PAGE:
Robert Kennedy began to decline in the polls, as McCarthy came within two points of Humphrey. These polls suggested that McCarthy was more likely than his Democratic rivals to defeat Republican Richard Nixon in a head to head contest, leading 40 to 37 percent in a Harris poll. McCarthy lost the Indiana primary to Kennedy, receiving 27 percent of the vote to Kennedy's 42 percent. Kennedy defeated McCarthy in the Nebraska primary but it did not McCarthy, who confirmed that he would compete with Kennedy in Oregon, California and South Dakota. He ended the month by defeating Kennedy in the Oregon primary by a margin of 45 to 39 percent. The victory rejuvenated McCarthy's campaign, setting the stage for the all important California primary.

McCarthy and Kennedy vigorously campaigned throughout California in the beginning of June. Kennedy announced he would leave the race if he lost the state's primary. On June 5, Robert Kennedy was shot in Los Angeles after winning both the California and South Dakota primaries. Kennedy died the next day. McCarthy was saddened and shocked by this and considered dropping out of the race. Following Kennedy's funeral, McCarthy privately met with both Johnson and Humphrey to discuss the future of the Democratic Party.

The primaries were now over and McCarthy met with uncommitted delegates. He considered going to Paris to discuss peace with the North Vietnamese, but was discouraged from doing so by the negotiators who advised him that the talks were too important "to interject partisan politics."

McCarthy argued for a national registration of handguns, and the development of a system to sell mail order guns only to qualified individuals. But argued that the sale of shotguns and rifles, should be left to the discretion of individual states. He also called for a "war on hunger" to help those Americans living below the poverty line.

McCarthy challenged Humphrey to a series of debates on an assortment of issues. Humphrey accepted the invitation said that he would only agree to one debate prior to the Democratic National Convention. As the convention approached, McCarthy worked unsuccessfully to change some of the rules of the convention, trying to remove the "unit voting" rule, which gave party bosses more control.

McCarthy's campaign suffered a setback when Senator George McGovern of South Dakota entered the race, claiming to be the successor to the campaign of Robert Kennedy. This divided the anti-Humphrey vote. The McCarthy campaign accused Democratic National Chairman John Bailey was giving preferential treatment to Humphrey, to the detriment of McCarthy. They asked for the chairman's resignation, but he refused to do so, claiming that the two candidates were receiving "exactly the same treatment in hotel space, amphitheatre space, telephone service, tickets, transportation and every other phase of convention activity."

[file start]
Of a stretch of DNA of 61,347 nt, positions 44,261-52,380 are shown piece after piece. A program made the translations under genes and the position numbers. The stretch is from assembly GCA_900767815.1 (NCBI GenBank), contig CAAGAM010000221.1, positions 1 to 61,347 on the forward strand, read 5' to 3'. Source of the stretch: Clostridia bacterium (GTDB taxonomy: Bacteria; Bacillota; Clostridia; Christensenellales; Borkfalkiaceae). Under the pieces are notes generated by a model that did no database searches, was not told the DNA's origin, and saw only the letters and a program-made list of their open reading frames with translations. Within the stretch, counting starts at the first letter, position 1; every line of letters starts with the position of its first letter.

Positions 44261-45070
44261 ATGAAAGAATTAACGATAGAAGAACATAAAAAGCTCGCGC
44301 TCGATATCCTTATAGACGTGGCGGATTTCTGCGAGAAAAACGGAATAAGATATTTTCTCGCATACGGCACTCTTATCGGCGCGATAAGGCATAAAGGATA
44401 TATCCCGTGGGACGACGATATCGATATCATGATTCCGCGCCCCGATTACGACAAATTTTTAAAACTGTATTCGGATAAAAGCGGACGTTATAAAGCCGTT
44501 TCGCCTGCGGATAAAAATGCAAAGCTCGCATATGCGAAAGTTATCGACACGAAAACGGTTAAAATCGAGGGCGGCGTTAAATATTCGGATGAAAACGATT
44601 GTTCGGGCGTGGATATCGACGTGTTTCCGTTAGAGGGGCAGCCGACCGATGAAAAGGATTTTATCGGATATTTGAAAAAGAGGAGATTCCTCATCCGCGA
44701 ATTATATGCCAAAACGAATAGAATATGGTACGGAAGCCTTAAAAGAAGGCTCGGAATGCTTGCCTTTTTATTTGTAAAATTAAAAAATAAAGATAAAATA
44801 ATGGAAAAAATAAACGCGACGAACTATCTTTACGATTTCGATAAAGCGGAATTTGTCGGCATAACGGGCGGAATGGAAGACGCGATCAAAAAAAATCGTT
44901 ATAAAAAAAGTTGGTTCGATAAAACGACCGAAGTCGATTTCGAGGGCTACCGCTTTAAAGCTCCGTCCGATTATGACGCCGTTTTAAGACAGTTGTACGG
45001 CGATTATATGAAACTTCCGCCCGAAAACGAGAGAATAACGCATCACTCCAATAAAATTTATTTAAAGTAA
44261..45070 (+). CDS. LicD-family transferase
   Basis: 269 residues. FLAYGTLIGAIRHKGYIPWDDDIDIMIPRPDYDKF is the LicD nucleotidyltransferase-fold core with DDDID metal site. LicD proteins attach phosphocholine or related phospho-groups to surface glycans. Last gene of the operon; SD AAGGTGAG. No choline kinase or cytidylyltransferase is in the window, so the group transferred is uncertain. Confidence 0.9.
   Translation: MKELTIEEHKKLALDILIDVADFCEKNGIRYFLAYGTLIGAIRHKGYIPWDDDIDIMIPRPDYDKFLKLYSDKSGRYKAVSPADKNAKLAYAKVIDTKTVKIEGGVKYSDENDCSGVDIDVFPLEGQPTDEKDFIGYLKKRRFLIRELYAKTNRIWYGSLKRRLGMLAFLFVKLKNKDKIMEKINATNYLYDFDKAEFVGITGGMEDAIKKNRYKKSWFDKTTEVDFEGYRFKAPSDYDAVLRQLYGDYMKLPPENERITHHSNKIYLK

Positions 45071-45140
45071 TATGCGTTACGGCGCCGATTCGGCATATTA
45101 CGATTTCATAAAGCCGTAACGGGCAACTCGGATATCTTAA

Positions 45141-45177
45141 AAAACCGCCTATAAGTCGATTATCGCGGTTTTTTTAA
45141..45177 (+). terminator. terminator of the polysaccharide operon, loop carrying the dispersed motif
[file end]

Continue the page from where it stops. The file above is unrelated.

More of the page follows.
As the eve of the convention dawned, Humphrey appeared to hold a lead over McCarthy among the delegates with McGovern in a distant third, but many delegates were still uncommitted. Meanwhile, on the streets of Chicago, anti-war protests raged as 6,000 federal troops and 18,000 Illinois National Guard defended the convention center. Humphrey won the nomination on the first ballot, with 1759.25 votes, compared to 601 for McCarthy and 146.5 for McGovern.

McCarthy's supporters urged him to run as an independent candidate against Nixon, Humphrey and George Wallace. He announced that he would not do do so. He refused to endorse Humphrey initially, but in October, he set out conditions for such an endorsement. These included a shift in Humphrey's stance on the Vietnam War, a change of the military draft, and a reform of the Democratic machine politics. Humphrey discussed these with McCarthy via telephone, but did not capitulate. At the end of October, McCarthy announced that he would vote for Humphrey, but would go no further than that.

Richard Nixon won the election, and McCarthy received 20,721 write-in votes in California and 2,751 in Arizona, where he was listed as the nominee of the anti-war New Party. McCarthy also ran for the Democratic nomination in 1972, but soon dropped out. He ran as an independent in 1976 and received over 700,000 votes. During the 1980s, McCarthy was a supporter of the Reagan administration. He ran twice again for the Democratic nomination in 1988 and 1992. But the closest he would come to the presidency was in 1968. Eugene McCarthy died on December 10, 2005 at the age of 89.
Tags: george mcgovern, hubert humphrey, lyndon johnson, richard nixon, robert f. kennedy, vietnam, walter mondale